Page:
Note: Language constantly evolves, and currently I prefer the term ‘value chain’ over ‘supply chain’. The language in this post has been updated to reflect this, and I expect my language to continue to evolve.
This is the second installment in a Q&A series with Laura Perry. (Link to the first installment is at the end!)
We did the q&a over Instagram DM in Sept 2018, and shared the convo via screenshots.
Laura has happily spent more than a decade of her life in specialty coffee in Canada. Before starting LÜNA, she was the green coffee buyer for 49th Parallel in Vancouver, BC.
Links in the Chain
Umeko: Thank you so much for doing this q&a Laura! I know you are super busy so I really appreciate you taking the time 🙂
Laura: So happy to be chatting with you again 🙂
UM: After we did our first q&a, on the c-market price for coffee, we got a lot of questions about how to gain transparency into the supply (or value) chain. so we wanted to do some follow up!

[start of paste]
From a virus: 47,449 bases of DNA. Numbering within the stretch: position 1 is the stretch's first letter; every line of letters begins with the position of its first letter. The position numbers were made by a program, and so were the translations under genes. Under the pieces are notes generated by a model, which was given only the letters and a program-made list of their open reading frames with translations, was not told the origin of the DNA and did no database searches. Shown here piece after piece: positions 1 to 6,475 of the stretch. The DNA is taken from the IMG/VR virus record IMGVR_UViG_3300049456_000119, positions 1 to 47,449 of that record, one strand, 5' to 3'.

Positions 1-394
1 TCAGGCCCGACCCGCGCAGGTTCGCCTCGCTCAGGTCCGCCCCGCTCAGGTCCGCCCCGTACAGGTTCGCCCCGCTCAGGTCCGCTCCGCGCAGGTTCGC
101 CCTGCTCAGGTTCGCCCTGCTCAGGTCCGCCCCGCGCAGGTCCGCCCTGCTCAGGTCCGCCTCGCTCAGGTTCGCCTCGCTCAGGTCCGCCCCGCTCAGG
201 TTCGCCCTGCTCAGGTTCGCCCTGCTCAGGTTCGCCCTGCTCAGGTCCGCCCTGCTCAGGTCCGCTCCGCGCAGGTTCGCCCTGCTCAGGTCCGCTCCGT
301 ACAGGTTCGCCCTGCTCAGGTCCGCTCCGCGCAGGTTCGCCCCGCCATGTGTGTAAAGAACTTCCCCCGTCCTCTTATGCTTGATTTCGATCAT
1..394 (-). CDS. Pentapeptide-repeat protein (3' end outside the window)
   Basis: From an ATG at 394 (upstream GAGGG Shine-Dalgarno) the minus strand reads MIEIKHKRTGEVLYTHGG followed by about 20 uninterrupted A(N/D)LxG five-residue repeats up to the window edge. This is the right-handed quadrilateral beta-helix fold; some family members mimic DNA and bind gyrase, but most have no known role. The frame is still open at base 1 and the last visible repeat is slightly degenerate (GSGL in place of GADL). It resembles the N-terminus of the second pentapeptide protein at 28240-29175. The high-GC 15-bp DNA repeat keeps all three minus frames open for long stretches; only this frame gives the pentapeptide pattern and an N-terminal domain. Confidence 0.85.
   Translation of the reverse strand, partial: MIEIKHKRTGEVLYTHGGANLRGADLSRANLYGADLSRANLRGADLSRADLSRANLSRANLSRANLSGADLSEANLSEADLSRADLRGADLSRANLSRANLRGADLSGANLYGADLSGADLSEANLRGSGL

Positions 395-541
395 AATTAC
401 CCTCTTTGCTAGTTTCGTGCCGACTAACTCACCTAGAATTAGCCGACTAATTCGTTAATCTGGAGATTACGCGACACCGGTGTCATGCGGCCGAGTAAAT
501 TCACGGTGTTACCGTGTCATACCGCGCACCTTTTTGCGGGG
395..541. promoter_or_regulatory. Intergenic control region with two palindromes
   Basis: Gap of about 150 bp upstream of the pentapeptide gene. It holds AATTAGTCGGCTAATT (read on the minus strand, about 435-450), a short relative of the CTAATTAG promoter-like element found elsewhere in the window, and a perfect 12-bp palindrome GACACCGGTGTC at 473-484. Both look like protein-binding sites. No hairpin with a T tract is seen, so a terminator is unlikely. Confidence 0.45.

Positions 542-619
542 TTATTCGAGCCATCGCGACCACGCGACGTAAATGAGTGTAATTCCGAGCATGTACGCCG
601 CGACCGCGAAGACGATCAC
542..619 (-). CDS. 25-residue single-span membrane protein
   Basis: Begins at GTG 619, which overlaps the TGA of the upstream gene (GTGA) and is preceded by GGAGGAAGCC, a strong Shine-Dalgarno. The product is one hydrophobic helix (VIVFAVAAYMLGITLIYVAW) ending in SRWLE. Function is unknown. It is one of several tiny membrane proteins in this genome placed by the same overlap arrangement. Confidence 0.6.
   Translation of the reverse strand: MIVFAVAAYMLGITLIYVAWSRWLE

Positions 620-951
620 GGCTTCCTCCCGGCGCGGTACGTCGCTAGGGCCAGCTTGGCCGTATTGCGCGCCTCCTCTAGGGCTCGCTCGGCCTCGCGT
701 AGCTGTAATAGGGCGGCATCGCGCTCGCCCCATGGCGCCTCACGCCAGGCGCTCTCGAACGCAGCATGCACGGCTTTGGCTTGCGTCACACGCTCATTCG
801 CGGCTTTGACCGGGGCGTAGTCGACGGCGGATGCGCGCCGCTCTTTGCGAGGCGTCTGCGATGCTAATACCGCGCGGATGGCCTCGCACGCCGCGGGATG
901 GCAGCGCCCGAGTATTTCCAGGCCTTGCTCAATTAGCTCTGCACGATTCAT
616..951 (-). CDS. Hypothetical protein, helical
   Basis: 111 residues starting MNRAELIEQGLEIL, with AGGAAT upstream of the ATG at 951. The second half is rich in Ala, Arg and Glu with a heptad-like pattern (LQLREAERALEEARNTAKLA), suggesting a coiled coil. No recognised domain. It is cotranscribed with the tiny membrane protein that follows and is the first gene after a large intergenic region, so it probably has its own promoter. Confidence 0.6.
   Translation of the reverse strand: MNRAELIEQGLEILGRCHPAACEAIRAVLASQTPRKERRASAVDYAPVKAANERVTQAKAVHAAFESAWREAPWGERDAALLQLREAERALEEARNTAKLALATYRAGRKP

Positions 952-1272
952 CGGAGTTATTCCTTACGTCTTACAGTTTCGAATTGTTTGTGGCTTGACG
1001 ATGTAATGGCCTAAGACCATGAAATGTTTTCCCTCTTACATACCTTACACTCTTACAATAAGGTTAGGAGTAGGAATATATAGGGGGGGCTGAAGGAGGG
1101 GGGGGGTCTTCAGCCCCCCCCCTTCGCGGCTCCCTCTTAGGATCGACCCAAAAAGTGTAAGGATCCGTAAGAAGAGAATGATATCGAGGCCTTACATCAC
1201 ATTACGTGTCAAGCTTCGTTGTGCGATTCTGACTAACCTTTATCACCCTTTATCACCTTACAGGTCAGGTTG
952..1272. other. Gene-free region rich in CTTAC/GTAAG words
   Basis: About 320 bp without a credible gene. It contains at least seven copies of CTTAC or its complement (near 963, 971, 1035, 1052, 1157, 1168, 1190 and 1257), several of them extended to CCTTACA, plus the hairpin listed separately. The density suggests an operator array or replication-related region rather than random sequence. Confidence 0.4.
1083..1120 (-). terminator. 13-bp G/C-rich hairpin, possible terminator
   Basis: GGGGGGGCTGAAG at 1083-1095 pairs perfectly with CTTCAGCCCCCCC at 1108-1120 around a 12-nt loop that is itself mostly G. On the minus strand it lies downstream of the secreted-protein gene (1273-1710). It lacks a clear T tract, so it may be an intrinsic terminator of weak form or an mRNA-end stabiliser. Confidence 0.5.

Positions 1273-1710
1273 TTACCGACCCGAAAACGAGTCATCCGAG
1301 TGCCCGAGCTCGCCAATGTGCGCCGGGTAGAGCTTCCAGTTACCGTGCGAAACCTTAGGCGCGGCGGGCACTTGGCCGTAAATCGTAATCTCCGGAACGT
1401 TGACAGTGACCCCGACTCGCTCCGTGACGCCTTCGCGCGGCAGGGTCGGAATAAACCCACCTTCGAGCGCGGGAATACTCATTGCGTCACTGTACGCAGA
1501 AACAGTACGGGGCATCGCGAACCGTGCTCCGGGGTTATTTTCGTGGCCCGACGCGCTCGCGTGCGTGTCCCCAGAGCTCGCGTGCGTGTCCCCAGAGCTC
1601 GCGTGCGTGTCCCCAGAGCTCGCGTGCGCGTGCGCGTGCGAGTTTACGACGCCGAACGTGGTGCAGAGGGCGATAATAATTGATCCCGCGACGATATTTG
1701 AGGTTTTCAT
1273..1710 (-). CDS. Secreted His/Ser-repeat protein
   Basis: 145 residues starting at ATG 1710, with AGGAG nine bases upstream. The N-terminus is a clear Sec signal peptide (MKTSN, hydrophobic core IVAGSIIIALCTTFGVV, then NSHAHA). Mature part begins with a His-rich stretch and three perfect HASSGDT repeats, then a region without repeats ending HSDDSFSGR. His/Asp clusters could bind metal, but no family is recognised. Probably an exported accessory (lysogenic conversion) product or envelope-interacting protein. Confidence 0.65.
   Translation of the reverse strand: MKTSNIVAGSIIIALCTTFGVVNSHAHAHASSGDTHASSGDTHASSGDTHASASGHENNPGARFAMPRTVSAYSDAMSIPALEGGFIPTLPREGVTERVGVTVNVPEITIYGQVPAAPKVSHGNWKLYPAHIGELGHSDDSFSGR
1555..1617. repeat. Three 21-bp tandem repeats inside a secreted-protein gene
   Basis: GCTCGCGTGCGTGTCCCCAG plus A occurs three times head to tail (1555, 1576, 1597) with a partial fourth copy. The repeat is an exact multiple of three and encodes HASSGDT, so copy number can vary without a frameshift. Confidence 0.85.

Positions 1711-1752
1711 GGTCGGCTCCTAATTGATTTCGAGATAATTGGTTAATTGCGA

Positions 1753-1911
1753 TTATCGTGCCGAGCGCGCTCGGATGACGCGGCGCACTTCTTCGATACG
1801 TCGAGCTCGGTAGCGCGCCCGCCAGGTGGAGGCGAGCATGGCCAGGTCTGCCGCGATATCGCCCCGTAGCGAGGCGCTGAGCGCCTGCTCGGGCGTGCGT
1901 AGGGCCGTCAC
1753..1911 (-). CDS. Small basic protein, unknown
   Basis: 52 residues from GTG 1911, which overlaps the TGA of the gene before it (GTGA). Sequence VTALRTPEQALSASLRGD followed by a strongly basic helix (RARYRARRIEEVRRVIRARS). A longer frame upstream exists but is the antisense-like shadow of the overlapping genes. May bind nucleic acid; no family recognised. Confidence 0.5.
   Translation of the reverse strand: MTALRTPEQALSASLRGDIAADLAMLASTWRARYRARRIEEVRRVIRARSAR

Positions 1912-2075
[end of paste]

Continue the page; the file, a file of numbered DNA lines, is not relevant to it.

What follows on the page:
We also realized that the terms “supply chain” or “value chains” are fairly nebulous for a lot of folks, so we wanted to do a foundational q&a to really define it.
LP: Yeah it can be pretty confusing and, well, you could get a whole degree on it if you felt inclined!
UM: Totally! I super appreciate you walking us thru the basics, it is so helpful! So in coffee, we talk about the “value chain” a lot. And the term implies multiple links or transaction points.
Generally speaking, what are those links, and how are they sequenced?
LP: The links in a typical coffee supply chain may be shorter, especially if the business doing the export/import is vertically integrated (doing both the exporting and importing) but normally it goes like this (keep in mind this a SUPER general rundown there’s a bit more nuance depending on what country you’re growing coffee in, and what scale of farm you have)